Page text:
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Cheese fondue
Cheese fondue

Fondue (au fromage) (UK: /ˈfɒnd(j)uː/, US: /fɒnˈd(j)uː/,[4][5] French: [fɔ̃dy]) is a Swiss[6] melted cheese dish served in a communal pot (caquelon or fondue pot) over a portable stove (réchaud) heated with a candle or spirit lamp, and eaten by dipping bread into the cheese using long-stemmed forks. It was promoted as a Swiss national dish by the Swiss Cheese Union (Schweizerische Käseunion) in the 1930s, and was popularized in North America in the 1960s.

Since the 1950s, the term "fondue" has been generalized to other dishes in which a food is dipped into a communal pot of liquid kept hot in a fondue pot: chocolate fondue, fondue au chocolat, in which pieces of fruit or pastry are dipped into a melted chocolate mixture, and fondue bourguignonne, in which pieces of meat are cooked in hot oil or broth.

Etymology


The word fondue is the feminine passive past participle of the French verb fondre ("to melt") used as a noun.[7] It is first attested in French in 1735, in Vincent la Chapelle's Cuisinier moderne,[8] and in English in 1878.[9]

History


The earliest known recipe for the modern form of cheese fondue comes from a 1699 book published in Zurich, under the name "Käss mit Wein zu kochen", "to cook cheese with wine".[10] It calls for grated or cut-up cheese to be melted with wine, and for bread to be dipped in it.

However, the name "cheese fondue", until the late nineteenth century, referred to a dish composed of eggs and cheese, as in la Chapelle's 1735 Fonduë de Fromage, aux Truffes Fraiches;[8] it was something between scrambled eggs with cheese and a cheese soufflé.[11] Brillat-Savarin wrote in 1834 that it is "nothing other than scrambled eggs with cheese".[12] Variations included cream ("à la genevoise") and truffles ("à la piémontaise") in addition to eggs, as well as what is now called "raclette" ("fondue valaisanne").[13]

The first known recipe for the modern cheese fondue under that name, with cheese and wine but no eggs, was published in 1875, and was already presented as a Swiss national dish.[14] Despite its modern associations with rustic mountain life, it was a town-dweller's dish from the lowlands of western, French-speaking, Switzerland: rich cheese like Gruyère was a valuable export item which peasants could not afford to eat.[15][16]

The introduction of cornstarch ("Maïzena") to Switzerland in 1905 made it easier to make a smooth and stable emulsion of the wine and cheese, and probably contributed to the success of fondue.[17]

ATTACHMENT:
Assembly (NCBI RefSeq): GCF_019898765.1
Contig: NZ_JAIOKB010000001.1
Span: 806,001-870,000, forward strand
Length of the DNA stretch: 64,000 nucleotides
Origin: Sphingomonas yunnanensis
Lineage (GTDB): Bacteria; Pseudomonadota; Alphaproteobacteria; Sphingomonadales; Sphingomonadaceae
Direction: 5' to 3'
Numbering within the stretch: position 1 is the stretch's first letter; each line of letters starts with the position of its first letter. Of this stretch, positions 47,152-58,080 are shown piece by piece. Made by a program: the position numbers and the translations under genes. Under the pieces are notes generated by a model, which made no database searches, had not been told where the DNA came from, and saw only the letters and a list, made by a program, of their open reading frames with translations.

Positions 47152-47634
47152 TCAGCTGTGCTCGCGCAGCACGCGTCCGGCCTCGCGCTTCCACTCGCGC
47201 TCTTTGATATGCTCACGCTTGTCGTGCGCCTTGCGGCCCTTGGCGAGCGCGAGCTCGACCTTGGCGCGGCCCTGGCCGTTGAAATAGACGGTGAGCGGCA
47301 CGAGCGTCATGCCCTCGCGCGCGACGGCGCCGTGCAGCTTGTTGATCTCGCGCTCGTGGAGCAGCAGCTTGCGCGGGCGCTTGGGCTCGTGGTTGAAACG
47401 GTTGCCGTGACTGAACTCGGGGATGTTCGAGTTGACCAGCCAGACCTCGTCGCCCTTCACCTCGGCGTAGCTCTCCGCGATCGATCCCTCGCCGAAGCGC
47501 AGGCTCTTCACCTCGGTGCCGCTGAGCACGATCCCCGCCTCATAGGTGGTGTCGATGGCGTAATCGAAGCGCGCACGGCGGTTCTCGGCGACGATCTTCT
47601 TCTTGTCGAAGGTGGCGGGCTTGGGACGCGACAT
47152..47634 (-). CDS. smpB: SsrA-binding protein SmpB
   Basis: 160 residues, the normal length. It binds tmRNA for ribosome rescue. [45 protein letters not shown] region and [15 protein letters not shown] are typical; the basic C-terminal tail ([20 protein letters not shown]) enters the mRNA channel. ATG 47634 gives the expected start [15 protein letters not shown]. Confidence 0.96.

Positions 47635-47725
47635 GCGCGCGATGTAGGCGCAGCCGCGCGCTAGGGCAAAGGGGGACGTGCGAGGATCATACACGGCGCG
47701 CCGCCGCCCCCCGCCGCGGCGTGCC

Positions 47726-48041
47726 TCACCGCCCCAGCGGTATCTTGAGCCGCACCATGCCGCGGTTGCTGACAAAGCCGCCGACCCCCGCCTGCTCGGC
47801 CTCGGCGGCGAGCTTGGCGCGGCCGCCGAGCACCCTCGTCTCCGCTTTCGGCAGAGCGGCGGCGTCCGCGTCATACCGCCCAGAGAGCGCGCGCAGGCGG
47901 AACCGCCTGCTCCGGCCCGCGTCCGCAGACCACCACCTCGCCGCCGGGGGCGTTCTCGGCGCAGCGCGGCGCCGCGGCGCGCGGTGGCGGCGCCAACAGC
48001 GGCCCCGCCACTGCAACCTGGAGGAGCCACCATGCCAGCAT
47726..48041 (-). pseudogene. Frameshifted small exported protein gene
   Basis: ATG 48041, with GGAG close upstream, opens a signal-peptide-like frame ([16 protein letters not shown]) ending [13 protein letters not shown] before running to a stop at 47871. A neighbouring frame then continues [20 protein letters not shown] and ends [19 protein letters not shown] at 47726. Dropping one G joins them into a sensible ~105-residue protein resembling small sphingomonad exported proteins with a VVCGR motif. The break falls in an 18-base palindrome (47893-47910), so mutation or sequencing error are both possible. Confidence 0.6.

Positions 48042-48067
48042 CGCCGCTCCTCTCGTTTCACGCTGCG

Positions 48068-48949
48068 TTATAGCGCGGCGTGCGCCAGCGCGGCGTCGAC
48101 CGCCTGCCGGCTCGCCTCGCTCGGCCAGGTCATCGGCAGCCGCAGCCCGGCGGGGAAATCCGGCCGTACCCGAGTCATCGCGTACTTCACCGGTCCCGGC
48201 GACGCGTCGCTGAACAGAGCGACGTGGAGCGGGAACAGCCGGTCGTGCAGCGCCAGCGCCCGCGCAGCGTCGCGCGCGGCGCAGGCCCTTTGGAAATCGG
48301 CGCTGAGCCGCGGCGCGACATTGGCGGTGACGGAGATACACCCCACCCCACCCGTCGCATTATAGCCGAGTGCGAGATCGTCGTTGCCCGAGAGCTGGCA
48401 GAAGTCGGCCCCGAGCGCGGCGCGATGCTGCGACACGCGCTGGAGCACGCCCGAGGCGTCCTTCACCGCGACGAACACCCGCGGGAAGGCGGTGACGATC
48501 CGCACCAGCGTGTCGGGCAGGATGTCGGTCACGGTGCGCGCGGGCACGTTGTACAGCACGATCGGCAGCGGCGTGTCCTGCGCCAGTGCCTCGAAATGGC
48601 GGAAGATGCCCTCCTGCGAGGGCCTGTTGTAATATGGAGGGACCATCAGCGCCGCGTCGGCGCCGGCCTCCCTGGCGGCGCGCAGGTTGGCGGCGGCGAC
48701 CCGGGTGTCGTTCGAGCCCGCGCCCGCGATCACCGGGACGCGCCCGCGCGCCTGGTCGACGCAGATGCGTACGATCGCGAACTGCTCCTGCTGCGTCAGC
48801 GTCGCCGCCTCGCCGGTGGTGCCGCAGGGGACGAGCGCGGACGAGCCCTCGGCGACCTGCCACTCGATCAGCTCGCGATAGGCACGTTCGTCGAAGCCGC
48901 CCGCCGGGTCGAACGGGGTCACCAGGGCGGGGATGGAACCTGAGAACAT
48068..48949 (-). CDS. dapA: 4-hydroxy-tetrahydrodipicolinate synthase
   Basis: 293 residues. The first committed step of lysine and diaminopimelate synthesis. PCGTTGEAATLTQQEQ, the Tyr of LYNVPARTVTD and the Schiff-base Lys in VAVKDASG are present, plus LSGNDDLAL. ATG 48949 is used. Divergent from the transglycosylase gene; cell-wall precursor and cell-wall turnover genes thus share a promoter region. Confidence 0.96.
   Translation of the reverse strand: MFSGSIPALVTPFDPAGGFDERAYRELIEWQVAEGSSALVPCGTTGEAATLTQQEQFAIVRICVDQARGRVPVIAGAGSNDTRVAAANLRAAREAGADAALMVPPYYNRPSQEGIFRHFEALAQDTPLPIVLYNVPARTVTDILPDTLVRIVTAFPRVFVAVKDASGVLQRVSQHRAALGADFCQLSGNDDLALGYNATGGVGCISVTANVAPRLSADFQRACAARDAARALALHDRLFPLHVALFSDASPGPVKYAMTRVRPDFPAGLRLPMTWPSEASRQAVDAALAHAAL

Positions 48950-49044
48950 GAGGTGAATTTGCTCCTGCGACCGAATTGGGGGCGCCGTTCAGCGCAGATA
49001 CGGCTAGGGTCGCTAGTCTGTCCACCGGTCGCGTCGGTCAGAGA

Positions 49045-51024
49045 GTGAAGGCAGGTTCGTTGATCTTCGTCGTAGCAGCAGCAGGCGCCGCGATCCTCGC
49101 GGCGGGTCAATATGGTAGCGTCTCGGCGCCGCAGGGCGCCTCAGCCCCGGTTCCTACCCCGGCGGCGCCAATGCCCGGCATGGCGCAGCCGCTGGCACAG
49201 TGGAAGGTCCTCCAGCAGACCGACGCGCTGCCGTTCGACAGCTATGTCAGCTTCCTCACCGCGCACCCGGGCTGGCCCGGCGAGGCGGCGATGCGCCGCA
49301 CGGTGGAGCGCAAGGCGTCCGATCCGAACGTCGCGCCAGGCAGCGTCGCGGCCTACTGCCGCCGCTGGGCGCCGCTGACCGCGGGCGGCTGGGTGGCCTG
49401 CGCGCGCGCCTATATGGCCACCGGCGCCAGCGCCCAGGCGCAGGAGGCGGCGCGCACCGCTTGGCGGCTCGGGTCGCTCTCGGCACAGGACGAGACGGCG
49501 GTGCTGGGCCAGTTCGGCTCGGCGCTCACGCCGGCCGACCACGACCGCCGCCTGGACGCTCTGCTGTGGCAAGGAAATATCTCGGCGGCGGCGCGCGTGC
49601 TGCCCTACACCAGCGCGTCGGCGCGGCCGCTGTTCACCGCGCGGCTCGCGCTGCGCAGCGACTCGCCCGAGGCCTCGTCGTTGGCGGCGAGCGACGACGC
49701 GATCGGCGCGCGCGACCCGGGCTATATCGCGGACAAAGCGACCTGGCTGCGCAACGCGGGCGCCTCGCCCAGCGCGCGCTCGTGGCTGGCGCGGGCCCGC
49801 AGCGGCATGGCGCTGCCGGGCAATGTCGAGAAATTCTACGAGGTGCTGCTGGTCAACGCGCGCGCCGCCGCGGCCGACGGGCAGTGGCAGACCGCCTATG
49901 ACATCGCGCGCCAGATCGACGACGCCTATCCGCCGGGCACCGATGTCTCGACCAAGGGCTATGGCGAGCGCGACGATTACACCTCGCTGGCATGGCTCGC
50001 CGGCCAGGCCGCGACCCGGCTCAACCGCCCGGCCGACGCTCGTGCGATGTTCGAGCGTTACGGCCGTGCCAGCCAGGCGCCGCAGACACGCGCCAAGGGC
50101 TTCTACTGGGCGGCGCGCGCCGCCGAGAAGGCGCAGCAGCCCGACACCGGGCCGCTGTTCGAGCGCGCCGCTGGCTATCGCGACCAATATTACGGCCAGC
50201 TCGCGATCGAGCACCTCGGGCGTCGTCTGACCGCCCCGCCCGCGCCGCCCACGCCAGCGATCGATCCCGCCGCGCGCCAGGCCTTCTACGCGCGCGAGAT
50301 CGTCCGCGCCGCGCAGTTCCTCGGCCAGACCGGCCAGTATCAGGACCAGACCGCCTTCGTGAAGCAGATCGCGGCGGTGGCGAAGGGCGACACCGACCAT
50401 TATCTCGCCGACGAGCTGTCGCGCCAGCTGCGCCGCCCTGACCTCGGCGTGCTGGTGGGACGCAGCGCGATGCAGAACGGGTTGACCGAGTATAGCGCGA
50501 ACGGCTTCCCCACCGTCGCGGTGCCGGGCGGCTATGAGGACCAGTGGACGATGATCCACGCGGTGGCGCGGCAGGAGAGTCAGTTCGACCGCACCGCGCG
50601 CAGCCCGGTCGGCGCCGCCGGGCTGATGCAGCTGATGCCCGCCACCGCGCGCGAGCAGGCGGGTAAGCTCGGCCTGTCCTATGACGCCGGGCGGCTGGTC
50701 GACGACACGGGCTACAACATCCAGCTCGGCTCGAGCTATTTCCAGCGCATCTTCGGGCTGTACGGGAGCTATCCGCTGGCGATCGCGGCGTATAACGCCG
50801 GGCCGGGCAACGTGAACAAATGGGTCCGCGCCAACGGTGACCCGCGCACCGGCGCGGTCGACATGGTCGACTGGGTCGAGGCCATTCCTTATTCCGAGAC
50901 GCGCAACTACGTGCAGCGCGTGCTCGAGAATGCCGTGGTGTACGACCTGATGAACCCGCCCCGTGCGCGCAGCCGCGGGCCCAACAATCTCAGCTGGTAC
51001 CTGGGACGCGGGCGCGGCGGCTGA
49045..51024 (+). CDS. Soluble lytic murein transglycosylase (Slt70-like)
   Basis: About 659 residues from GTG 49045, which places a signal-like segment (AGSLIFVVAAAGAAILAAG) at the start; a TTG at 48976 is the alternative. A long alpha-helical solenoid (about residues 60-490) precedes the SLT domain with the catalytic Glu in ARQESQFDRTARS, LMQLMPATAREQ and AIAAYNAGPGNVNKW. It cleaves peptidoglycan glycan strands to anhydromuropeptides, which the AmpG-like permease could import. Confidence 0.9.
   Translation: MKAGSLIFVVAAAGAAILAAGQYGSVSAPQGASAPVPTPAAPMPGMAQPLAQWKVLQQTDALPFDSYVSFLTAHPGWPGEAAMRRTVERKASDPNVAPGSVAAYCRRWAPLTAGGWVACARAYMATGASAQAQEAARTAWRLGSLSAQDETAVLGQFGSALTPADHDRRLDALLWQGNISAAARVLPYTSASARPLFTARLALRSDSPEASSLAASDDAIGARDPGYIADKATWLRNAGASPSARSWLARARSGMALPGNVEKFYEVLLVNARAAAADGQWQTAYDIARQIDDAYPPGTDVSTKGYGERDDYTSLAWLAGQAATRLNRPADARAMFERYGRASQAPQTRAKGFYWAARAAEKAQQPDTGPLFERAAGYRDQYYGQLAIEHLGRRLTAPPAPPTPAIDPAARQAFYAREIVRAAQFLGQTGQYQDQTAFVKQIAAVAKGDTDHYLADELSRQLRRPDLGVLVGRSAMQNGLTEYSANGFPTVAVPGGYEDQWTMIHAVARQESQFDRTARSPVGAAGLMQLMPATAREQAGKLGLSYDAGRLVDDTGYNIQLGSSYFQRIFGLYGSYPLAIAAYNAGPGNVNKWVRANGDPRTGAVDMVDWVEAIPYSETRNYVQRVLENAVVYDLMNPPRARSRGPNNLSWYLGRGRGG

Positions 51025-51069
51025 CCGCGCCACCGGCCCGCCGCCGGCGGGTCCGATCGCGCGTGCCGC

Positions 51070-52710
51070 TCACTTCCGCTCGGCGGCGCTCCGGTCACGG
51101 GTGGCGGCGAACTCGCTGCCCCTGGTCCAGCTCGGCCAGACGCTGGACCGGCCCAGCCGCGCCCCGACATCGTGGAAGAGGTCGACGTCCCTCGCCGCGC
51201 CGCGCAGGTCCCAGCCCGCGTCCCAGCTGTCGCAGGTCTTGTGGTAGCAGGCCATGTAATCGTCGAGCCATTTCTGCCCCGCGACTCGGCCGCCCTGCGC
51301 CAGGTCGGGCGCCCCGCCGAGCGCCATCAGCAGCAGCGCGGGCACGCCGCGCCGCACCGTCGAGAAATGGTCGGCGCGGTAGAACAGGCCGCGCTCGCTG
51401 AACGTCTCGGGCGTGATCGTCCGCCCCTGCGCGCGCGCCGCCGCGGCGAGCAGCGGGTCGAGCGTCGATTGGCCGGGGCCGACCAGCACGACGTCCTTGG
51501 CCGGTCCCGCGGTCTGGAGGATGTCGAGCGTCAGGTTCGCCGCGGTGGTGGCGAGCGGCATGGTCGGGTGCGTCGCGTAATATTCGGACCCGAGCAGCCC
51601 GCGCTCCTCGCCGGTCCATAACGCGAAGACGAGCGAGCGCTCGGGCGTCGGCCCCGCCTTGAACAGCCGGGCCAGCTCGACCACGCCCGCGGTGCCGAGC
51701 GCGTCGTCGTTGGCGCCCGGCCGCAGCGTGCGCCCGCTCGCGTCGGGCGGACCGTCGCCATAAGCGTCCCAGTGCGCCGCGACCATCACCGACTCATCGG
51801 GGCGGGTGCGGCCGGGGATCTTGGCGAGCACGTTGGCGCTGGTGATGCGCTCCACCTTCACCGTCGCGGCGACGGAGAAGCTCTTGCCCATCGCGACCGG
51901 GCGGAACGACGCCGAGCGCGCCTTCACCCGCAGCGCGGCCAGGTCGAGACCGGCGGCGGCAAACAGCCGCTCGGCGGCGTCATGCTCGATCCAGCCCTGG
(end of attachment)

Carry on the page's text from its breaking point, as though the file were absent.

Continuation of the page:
Fondue was popularized as a Swiss national dish by the Swiss Cheese Union (Schweizerische Käseunion) in the 1930s as a way of increasing cheese consumption. The Swiss Cheese Union also created pseudo-regional recipes as part of the "spiritual defence of Switzerland".[18][19] After World War II rationing ended, the Swiss Cheese Union continued its marketing campaign, sending fondue sets to military regiments and event organizers across Switzerland. Fondue is now a symbol of Swiss unity.[18]

In the meantime, fondue continued to be promoted aggressively in Switzerland, with slogans like "La fondue crée la bonne humeur" 'fondue creates a good mood' and (1981, in Swiss German) "Fondue isch guet und git e gueti Luune" 'fondue is good and creates a good mood' – abbreviated as "figugegl".[20]

Fondue was promoted to Americans at the Swiss Pavilion's Alpine restaurant at the 1964 New York World's Fair.[21]

The extension of the name "fondue" to other dishes served in a communal hot pot dates to 1950s New York.

Preparation


Cheese fondue consists of a blend of cheeses, wine and seasoning.

When it is ready, diners dip cubes of bread speared on a fondue fork into the mixture.

A cheese fondue mixture should be kept warm enough to keep the fondue smooth and liquid but not so hot that it burns.

Cheese fondues


Refrigerated fondue blends are sold in most Swiss supermarkets as convenience food and need little more than melting in the caquelon. Individual portions heatable in a microwave oven are also sold.

Other fondues


Fondue chinoise (lit. "Chinese fondue") is a common name for hot pot, where meat and vegetables are cooked in a shared pot of broth, or just dip the sliced meat with fondue fork into boiling broth with salad as side dish[28]. Various sauces are provided on the side. After all the diners have finished cooking, they eat the now well-flavored broth.

Slices of fruit or pastry are dipped in a caquelon of melted chocolate, often flavored with rum or kirschwasser. Dessert fondues may also be made with coconut, honey, caramel, or marshmallow.

Fondue bourguignonne consists of a fondue pot filled with hot oil into which diners dip pieces of meat to cook them. Various dipping sauces are provided on the side.

"Fondue vigneronne" or "Fondue Bacchus" is like fondue bourguignonne, with wine rather than oil.

Consists of a metallic or stone slab.

Traditions and etiquette


A tradition says that if a man loses his bread in the pot, he buys drinks all around.[22]

Fondue is eaten by spearing a piece of bread on a fork, swirling it in the pot, and putting it into the mouth.[29]Fabulous%20Fondues%3A%20Appetizers%2C%20Main%20Co]]ome writers recommend that the dipping fork be used only to transport the food from the pot to one's plate, not to eat from.

The choice of beverage to drink with fondue is specified in several conflicting traditions; some demand that white wine should be drunk, while others specify black tea as the beverage of choice.

See also


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